Welcome to a new feature on Heavy Blog, “The Anatomy Of”. Taken from the Between The Buried And Me album of the same name — in which the band pays tribute

9 years ago

Welcome to a new feature on Heavy Blog, “The Anatomy Of”. Taken from the Between The Buried And Me album of the same name — in which the band pays tribute to artists/bands that they feel have most inspired their songwriting — it’s a feature in which we hand off the metaphorical microphone to bands so they can talk about their influences.

Since this column’s inception, we’ve wanted to reach out to Norwegian progressive industrial outfit SHINING to get frontman, saxophonist, and band leader Jorgen Munkeby’s take on the genesis of Blackjazz. We expected the typical rundown of influential records that all of the bands have delivered thus far, but Jorgen went above and beyond and gave us a technical track-by-track breakdown of some of the record’s standout tracks! Check out Jorgen two-thousand-plus word essay detailing the ins-and-outs of the group’s groundbreaking 2010 record Blackjazz.

Over our 15 years long career, Shining has straddled such diverse genres as acoustic jazz through artrock to industrial metal. I could very well have written an article discussing The Anatomy Of Shining, which would include all our influences ever present in our abnormally varied music catalog.

But something happened back in 2010. We stumbled upon a unique gem. Hard as a diamond and black as the deepest vacuum space. We called it Blackjazz, and we have loyally stuck with it since then. In fact we’re still polishing this jagged and piercing beast. In this article I will instead focus on our period after the discovery of Blackjazz, and I will shine a light on what lies inside the hard walls of this black I will also do something I rarely get to do, but something that I love. I often include lots of parts in our music that are direct paraphrases and tributes to other artists I admire and that have greatly inspired me. Back in the days these bits and pieces could be from Mahler or Miles Davis, but now they’re more often from Marilyn Manson or Meshuggah. I’ve left them there in the music to remind me that we owe a huge amount to those who came before us, and that we are in fact “standing on the shoulders of giants,” to quote Isaac Newton.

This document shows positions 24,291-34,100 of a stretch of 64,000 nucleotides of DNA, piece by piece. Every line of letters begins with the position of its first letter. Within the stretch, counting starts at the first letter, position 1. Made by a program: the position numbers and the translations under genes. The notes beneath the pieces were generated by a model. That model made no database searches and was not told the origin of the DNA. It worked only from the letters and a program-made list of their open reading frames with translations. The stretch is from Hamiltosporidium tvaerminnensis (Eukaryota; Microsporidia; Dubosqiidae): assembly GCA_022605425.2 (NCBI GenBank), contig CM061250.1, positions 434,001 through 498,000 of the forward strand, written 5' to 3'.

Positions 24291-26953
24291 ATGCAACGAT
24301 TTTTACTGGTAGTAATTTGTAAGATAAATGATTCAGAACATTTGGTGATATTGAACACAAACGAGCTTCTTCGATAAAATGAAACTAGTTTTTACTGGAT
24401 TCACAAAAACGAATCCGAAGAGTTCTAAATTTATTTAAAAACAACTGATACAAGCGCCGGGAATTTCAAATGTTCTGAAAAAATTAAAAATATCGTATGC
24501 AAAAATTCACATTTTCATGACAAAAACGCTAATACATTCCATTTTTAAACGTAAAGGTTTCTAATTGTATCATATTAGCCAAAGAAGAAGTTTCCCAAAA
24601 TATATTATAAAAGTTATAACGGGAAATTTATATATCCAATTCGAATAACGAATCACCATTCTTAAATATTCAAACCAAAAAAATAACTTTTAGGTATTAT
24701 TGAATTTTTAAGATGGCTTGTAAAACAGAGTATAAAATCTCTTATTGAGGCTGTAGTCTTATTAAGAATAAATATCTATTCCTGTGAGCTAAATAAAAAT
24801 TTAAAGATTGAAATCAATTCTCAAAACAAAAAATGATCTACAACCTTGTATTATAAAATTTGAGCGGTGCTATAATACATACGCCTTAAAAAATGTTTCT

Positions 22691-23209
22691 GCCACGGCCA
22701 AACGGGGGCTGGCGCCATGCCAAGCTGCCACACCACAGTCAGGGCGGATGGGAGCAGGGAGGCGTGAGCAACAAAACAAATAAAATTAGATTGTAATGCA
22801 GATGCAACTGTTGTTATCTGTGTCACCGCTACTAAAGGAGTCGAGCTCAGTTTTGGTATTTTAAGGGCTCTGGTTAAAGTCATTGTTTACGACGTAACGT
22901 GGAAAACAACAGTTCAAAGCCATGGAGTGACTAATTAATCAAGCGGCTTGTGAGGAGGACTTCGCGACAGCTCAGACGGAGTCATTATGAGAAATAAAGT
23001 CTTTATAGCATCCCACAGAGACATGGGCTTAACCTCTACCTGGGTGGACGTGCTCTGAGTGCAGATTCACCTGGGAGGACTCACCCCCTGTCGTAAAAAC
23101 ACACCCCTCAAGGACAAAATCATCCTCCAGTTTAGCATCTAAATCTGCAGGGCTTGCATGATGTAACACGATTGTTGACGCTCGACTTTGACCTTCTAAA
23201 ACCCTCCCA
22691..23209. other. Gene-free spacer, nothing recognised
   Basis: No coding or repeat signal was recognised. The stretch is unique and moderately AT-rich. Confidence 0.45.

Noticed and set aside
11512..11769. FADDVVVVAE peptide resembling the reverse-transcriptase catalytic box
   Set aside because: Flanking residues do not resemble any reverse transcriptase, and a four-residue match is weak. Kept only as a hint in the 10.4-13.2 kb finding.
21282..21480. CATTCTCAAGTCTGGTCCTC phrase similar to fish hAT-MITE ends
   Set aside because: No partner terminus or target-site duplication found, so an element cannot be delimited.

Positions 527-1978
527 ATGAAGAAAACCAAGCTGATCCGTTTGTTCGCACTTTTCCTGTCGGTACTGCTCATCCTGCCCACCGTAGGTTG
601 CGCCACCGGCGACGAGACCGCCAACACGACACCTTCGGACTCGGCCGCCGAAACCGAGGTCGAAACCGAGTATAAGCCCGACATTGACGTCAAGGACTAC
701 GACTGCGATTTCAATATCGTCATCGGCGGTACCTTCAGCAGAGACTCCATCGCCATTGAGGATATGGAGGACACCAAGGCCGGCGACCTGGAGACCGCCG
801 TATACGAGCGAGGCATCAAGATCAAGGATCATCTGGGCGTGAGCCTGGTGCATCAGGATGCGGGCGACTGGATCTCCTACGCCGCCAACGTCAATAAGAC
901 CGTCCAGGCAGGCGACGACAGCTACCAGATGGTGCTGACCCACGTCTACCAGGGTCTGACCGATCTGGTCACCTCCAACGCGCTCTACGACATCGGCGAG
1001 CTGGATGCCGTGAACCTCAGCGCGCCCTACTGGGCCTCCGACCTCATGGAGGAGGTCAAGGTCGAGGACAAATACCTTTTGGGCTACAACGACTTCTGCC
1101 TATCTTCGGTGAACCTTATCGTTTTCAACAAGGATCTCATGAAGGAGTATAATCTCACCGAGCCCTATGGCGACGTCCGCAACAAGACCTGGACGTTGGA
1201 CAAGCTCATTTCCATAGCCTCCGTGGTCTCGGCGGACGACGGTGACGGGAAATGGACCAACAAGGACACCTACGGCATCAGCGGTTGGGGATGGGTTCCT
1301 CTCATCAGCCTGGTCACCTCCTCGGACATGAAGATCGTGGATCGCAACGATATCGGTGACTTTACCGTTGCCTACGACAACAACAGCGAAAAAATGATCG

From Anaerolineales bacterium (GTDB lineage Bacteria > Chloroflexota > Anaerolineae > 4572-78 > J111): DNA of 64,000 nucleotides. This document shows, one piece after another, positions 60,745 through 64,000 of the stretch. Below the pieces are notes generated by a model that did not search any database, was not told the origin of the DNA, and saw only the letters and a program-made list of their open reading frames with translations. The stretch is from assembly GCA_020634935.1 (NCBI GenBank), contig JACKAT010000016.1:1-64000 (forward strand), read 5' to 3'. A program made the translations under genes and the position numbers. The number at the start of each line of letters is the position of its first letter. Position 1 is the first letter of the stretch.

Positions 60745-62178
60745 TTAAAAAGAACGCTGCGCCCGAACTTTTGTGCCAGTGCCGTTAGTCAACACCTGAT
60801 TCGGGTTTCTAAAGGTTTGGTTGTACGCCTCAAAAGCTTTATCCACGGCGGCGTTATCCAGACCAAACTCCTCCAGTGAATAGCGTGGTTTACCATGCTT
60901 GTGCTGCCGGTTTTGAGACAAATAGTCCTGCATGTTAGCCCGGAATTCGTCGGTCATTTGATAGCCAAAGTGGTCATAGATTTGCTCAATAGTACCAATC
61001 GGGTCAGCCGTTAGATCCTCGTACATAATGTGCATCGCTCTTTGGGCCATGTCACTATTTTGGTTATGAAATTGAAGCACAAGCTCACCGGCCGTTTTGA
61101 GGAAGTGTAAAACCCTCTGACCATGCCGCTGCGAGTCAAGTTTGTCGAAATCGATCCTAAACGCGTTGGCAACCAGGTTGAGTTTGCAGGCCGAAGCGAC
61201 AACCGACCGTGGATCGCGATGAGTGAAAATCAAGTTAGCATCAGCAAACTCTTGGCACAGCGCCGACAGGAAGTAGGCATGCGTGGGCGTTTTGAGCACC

Our song “Exit Sun” is long and pretty experimental, full of parts, and is probably the song with the most direct links to other artists.


When writing “Exit Sun“, I had just discovered The Dillinger Escape Plan, and their music had hit me over the head like a ton of bricks and literally made me think that Dillinger made the best music in the world, and that I might just as well stop making music. But thankfully that feeling only lasted a few days, and I found myself eager to start making my own music again. DEP’s fierce and raw energy and its spastic rhythms was what initially hit me hardest, but I also though that it was really refreshing how they included a somewhat boogie type one string cowboy riff in the song “Milk Lizard” on Ire Works. I sat down and wanted to write a song that started off in somewhat the same manner. Almost the whole beginning and the end of our song “Exit Sun” is based upon the riff that had its seed in the DEP song. Of course the final version doesn’t sound much like Dillinger’s riff, due to its totally different tempo and its weird 7/8 meter rather than boogie 4/4, but the creative spark for “Exit Sun” definitely came from the hard working American mathcore legends.